By Christian Tiburtius

An exclusive interview with Tyco Suzuki star Josh Brookes in which the Australian speaks in detail about all aspects of his career, including this year's BSB title challenge and 'evo' technical rules, his impressive Isle of Man TT debut and much more...
You've just come back from Australia, do you enjoy living in England?

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Josh Brookes:
I enjoy racing in England, everything in life's comparative though. It's the same with motorbikes, the best bike is the one you know. If you've never ridden a great motorbike then the one you've got is perfect, when you ride a better one though... It's the same with where I live. Once you've experienced Australia as home, it's difficult to compare somewhere else to it.

I don't think it matters where you're born, you've always got that strong connection. Australia's a lovely country and it's definitely home. I like being in the countryside there and I feel really uncomfortable in built up areas.

I left Australia in '06 so I'm starting to be able to handle the weather too, I just have to accept the place for what it is and that includes the weather. The last couple of years I've been living in Northern Ireland anyway, and that's not the best place to pick for weather but that's just where the team is and that's where I've chosen to be.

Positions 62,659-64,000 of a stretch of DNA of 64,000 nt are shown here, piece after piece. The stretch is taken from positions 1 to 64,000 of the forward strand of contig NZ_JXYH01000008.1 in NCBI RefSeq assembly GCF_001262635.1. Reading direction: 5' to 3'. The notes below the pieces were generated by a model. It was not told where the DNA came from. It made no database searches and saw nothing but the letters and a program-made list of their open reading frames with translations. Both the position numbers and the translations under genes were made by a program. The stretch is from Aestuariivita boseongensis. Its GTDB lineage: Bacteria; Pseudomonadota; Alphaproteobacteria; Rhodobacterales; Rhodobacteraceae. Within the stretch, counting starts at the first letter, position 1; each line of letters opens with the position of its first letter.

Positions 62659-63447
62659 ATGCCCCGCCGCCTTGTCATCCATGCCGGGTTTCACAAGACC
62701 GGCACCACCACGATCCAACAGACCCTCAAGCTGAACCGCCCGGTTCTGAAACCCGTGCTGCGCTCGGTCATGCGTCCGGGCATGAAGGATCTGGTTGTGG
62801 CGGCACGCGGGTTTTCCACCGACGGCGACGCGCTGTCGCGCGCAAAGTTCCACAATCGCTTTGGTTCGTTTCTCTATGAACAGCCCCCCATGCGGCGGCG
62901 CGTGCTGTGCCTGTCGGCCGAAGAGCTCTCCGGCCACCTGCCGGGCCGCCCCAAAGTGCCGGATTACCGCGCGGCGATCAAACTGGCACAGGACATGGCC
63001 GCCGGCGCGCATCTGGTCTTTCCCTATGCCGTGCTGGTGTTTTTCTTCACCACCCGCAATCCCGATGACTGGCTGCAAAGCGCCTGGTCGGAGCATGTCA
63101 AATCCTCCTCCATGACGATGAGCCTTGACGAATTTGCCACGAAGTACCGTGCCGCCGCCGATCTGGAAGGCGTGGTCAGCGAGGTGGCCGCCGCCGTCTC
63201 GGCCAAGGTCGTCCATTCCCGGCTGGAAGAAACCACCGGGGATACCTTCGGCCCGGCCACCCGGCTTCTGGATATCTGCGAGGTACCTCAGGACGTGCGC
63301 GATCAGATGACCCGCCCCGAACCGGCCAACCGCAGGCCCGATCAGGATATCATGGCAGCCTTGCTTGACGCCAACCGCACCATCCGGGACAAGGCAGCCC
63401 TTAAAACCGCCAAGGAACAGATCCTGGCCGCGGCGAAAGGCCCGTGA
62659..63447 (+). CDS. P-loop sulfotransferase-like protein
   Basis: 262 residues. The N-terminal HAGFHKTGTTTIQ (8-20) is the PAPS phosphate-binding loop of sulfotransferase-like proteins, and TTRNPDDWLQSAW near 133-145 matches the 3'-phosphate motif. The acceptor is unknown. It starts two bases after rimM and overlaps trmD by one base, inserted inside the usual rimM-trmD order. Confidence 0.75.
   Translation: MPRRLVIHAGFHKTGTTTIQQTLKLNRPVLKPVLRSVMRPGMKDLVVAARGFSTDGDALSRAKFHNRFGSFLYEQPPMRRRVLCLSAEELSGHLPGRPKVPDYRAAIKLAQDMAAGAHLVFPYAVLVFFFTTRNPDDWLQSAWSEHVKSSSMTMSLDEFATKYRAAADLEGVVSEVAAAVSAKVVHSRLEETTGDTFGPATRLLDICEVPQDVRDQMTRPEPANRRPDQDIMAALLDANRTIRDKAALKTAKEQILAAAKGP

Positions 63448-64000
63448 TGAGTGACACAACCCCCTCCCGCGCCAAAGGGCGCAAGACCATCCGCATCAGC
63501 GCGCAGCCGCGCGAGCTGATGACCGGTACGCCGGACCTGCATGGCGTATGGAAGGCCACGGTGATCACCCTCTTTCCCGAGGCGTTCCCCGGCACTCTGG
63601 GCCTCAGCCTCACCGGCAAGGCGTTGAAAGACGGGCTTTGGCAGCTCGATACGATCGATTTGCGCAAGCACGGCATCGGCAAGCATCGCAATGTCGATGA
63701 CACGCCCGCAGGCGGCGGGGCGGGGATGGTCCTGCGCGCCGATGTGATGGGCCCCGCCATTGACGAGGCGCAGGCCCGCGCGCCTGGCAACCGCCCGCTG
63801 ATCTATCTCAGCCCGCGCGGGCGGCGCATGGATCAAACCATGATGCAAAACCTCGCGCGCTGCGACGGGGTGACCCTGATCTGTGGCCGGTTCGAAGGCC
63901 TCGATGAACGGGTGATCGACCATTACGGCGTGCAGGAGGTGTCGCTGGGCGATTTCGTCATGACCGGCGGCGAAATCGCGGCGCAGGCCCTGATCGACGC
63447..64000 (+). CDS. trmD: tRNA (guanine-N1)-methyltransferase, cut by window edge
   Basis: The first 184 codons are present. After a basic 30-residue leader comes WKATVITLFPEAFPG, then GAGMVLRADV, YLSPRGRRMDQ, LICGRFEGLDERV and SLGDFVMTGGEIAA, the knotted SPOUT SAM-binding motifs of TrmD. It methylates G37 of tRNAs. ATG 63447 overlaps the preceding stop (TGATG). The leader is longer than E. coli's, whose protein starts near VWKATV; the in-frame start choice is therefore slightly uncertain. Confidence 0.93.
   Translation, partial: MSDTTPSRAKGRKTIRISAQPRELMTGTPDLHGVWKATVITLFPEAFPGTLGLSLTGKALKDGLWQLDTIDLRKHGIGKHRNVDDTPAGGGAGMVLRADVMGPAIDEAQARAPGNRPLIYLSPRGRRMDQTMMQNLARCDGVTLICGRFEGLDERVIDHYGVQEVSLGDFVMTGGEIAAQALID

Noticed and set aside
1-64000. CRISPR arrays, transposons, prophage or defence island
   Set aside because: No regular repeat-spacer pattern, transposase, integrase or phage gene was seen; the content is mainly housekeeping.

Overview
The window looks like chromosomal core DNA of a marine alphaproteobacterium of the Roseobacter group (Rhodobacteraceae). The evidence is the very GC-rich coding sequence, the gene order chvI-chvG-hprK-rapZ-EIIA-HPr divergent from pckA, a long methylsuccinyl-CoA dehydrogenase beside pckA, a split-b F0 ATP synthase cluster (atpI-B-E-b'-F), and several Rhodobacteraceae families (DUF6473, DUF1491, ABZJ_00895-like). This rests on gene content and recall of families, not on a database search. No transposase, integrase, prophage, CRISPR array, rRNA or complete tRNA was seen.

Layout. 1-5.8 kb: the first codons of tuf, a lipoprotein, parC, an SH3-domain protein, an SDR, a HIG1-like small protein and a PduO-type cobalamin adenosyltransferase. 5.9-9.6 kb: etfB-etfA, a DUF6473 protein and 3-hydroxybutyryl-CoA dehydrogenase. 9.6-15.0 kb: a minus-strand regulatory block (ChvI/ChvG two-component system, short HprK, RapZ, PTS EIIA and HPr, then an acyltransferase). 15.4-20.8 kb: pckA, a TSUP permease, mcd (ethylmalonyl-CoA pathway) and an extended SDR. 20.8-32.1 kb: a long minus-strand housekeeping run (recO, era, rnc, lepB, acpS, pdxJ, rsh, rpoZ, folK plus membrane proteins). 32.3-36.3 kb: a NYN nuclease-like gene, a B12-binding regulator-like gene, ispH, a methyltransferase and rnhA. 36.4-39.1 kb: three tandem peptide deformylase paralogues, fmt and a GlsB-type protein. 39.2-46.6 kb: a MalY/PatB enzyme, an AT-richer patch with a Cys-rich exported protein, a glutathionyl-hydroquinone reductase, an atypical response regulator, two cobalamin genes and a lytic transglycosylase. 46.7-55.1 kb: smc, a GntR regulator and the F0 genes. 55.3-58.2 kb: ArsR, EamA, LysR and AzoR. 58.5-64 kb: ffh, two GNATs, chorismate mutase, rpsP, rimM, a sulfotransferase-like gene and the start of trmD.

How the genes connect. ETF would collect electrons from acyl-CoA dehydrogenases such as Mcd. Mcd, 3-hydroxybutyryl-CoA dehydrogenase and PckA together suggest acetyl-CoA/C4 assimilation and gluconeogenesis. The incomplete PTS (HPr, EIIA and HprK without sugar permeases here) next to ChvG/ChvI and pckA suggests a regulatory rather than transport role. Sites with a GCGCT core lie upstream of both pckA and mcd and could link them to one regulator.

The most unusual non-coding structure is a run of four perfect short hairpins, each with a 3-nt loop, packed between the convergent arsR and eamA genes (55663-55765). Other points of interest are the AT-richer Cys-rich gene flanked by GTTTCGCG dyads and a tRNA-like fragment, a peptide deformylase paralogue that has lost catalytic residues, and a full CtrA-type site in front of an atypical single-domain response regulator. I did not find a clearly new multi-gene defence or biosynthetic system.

For sure, when I get the opportunity to duck home though, I take it because I figured this year I'd only get one chance because of the TT, Northwest 200 and Japan for the Suzuka 8 hour.
How did you get into racing?

Josh Brookes:
There's no racing history in my family, my dad was a social rider though and before he had a family he'd go out camping in the outback with some mates on a bike and go dirt bike riding. My elder brother was the one who really got me into it, he was always pursuing bikes and getting at dad to ride all the time so when I was born there was always a motorbike around. We grew up in five acres so had plenty of space to run about in.

We started to compete at motorbike events as kids and at the age of six I'd decided what I wanted to do for the rest of my life. I just got this notion into my head that that was going to be my life. When I was a kid I used to watch videos of Rick Johnson, probably the best motocrosser in America at the time, because I was just into dirt bikes then. In '86, '87 and '88 he was the main man and I just thought he was the greatest guy in the world and wanted to be the same as him.

I can't remember the year, but dad took me to Eastern Creek, the second nearest road racing circuit to the western suburbs of Sydney where we live, to see my first race and that made a great impression. I remember looking out of the window of the car and could see bikes that happened to be on a session when we were arriving at the circuit cut through turns four and five and I was just amazed by it, I thought it was brilliant.

I remember Wayne Gardner being a significant figure but where it really hit was when Doohan was winning races and championships. I remember, it was Sunday night, 2 o'clock in the morning watching the Grand Prix and my mum shouting up to tell me I had school in the morning, I just had to watch the race though. It kind of became an obsession.